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By Herb Weiss, contributing writer on aging issues
Just two days before the nation celebrated Veterans Day, the Washington, DC-based AARP issued a report revealing that veterans, active-duty service members, and their families are nearly 40% more likely to lose money to con-artists than the civilian population. According to the new research study, detailed in a 26-page report, 4 out of 5 military/veteran adults were targeted by scams directly related to their military service or the benefits they receive.
Fraud cost veterans, service members and their families more than $338 million in the five years ending in 2019, notes AARP citing Federal Trade Commission (FTC) data. The median loss for military scam victims in 2019, $894, was nearly triple that for the population at large.
“Our research shows scammers are taking aim at the veteran and military community at alarming rates, emphasizing the importance of staying up-to-date on the latest scams and how to avoid them,” said Troy Broussard, Senior Advisor, AARP Veterans and Military Families Initiative. In a Nov. 9 statement announcing the survey’s findings.“ Knowing the red flags can not only help veterans, military and their families avoid losing money, but also avoid the emotional toll from scams,” he said.
AARP’s report, “Scambush: Military Battle Surprise Attacks from Scams & Fraud,” prepared by Jennifer Sauer, AARP Research and Pete Jeffries, AARP Veterans and Military Family Initiative, noted that scammers will use military jargon and specific government guidelines to craft an effective scam pitch to steal money from military members and veterans. One in three military/veteran adults reported losing money to these types of service-related scams.
Many military/veterans survey respondents fell for the Benefit Buyout scam by turning over U.S. Department of Veterans Affairs pension and/or disability benefits for a supposed lump-sum payment that never materializes (47%). Thirty-two percent admitted they were scammed out of money by paying for updated personal medical records, a service provided for free (Fraudulent records scam). Finally, 32% reported that they donated to fake veteran charities.
According to the AARP report, military/veteran adults also reported losing more money than civilians on the grandparent-impostor scam (more than twice as often) and financial phishing schemes (nearly twice as often). Nearly half of military/veteran adults said they are not using a robocall blocking service and over 1 in 4 have not registered their phone numbers on the National Do Not Call Registry. Finally, 81% of military/veteran adults have not placed a security freeze on their credit report.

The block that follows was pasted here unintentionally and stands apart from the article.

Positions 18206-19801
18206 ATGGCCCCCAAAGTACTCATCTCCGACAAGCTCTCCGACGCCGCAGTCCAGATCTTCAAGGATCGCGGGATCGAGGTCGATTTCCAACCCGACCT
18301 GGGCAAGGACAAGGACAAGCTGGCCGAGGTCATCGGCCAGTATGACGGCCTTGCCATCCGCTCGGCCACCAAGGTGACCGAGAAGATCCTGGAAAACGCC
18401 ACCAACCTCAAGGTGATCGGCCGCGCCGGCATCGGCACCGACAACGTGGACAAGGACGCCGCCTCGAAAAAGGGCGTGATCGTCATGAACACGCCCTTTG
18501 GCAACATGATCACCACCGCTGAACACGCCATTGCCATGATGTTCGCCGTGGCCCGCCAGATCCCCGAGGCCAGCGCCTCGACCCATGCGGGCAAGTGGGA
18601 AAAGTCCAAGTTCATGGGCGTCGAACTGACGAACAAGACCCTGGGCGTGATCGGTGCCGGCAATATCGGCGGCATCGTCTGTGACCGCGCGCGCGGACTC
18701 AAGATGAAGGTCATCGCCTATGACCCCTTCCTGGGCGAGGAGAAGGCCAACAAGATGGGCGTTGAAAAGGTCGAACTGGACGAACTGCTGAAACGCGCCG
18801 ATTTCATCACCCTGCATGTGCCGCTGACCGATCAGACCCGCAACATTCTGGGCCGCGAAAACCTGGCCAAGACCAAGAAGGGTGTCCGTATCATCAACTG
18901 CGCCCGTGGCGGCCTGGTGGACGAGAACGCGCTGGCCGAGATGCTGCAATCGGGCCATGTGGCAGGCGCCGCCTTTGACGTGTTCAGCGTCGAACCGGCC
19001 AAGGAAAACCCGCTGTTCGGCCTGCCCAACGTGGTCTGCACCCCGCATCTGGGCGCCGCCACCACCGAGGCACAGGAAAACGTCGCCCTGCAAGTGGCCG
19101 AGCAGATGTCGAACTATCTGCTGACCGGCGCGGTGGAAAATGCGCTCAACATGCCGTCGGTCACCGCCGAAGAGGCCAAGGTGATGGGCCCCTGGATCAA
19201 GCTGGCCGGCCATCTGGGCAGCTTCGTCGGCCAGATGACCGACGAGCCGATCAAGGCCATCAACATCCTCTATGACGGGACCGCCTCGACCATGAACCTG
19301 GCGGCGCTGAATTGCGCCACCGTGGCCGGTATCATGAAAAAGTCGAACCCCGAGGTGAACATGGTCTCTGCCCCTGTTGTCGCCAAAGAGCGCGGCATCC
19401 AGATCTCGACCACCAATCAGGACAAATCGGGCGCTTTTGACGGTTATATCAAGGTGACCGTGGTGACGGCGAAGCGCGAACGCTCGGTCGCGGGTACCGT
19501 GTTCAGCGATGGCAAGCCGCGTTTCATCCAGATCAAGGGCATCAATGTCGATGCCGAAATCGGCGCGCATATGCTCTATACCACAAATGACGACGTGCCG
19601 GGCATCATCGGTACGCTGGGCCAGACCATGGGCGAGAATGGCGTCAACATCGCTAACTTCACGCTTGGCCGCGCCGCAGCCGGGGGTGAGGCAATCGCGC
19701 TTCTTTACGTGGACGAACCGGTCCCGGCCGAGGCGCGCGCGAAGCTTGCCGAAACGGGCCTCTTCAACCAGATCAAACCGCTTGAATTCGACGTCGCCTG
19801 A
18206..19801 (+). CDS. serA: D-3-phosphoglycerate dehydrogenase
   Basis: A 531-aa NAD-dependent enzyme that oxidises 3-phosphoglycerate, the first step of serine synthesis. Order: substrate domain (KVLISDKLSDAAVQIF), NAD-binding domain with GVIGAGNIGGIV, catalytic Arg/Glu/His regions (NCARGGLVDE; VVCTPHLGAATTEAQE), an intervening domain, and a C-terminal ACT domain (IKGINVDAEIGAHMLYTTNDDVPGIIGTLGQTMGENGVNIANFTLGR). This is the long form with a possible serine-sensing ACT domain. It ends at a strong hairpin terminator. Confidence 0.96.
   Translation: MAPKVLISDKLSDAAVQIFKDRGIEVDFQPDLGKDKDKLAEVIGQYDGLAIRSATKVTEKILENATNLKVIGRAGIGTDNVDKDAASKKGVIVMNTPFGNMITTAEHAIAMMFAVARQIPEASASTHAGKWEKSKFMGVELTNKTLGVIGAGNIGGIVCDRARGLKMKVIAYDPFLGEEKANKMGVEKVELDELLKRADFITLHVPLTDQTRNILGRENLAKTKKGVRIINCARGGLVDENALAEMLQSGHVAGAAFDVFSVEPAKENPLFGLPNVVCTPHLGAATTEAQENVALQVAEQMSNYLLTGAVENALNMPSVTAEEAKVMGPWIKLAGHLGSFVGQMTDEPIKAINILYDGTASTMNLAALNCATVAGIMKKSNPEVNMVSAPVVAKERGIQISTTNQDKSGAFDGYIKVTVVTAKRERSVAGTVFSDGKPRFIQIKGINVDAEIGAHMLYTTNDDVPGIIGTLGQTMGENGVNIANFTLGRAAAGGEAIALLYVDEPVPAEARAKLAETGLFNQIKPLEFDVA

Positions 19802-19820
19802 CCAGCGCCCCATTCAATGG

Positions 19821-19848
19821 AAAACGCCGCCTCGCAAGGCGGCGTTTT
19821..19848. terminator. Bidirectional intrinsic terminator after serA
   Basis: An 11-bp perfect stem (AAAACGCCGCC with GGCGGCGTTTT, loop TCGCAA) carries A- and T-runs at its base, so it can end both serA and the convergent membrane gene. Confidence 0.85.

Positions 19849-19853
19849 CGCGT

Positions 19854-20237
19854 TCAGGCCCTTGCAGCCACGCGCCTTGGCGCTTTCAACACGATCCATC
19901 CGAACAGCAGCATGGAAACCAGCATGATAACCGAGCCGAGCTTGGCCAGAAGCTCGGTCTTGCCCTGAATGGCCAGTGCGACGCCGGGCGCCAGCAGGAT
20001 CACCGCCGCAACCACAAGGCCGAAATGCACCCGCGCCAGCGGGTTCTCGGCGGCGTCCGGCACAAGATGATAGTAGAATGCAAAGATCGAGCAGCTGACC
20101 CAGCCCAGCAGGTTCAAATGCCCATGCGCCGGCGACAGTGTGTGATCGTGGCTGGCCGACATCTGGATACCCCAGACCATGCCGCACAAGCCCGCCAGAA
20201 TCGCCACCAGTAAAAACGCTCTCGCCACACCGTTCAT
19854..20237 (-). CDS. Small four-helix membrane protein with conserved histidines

Fight Back Against Scams
The U.S. Department of Veterans Affairs (VA) and Federal Trade Commission (FTC) provides helpful tips here: https://www.aarp.org/money/scams-fraud/info-2019/veterans.html?intcmp=AE-FWN-LIB4-POS16 to protect yourself against con artists who call you about your government and service benefits.
Unsolicited calls offering you an increase in your military benefits or access to little-know government programs are likely scams.
Never pay for copies of your military records. These documents are free.
You can confirm if a VA phone call is legitimate by calling the agency directly at 1-800-MYVA411.
Hang up if you receive an unsolicited call from a VA representative asks you for personal information like your Social Security number. Personal data is NEVER requested by either phone or email.
Be cautious on returning calls displayed on your caller ID. Scammers can use technology to change the telephone number, called ID spoofing, to make a call appear it came from a different person or place, or even from someone you know.
VA does not threaten claimants with jail or lawsuits. If the caller does this, it’s a scam.
When you have a benefits issue, contact a VA-accredited representative. The VA maintains a searchable database of attorneys, claims agents and veterans service organizations.
Take Advantage of These Resources…
AARP’s Fraud Watch Network recommends also recommends the signing up for the National Do Not Call Registry and using a call-blocking service. Additional measures include: using strong and unique passwords for each online account; using two-factor authentication when available; and placing a free security freeze on credit reports at each of the three major credit bureaus. Remember, veterans never have to pay for their service records or earned benefits—if told otherwise, it’s a scam. Operation Protect Veterans—a joint program of the AARP Fraud Watch Network and the U.S. Postal Inspection Service—helps veterans, service members and their families to protect against fraud. The Fraud Watch Network also offers biweekly fraud alerts and a free Helpline (877-908-3360) through which veterans, military and the public can report suspected scams. The AARP Watchdog Alert Handbook: Veterans’ Edition explains 10 ways that con artists target veterans.
AARP’s survey was administered in August 2021 to a total of 1,660 people: 851 active or former U.S. military respondents and 809 non-military (civilian) adults ages 18 and older using NORC’s AmeriSpeak Internet Panel. The margin of error is 4.40% at the 90% confidence level.
To get a copy of “Scambush: Military Battle Surprise Attacks from Scams & Fraud,” go to https://www.aarp.org/content/dam/aarp/research/surveys_statisti.cs/econ/2021/fraud-scams-military-veterans-report.doi.10.26419-2Fres.00502.001.pdf
For more information and resources for veterans on the latest fraud and scams, visit aarp.org/veterans. _____
Herb Weiss, LRI’12 is a Pawtucket writer covering aging, health care and medical issues. To purchase Taking Charge: Collected Stories on Aging Boldly: Vol 1, and its sequel, Taking Charge: Vol 2 More Stories on Aging Boldly, go to herbweiss.com.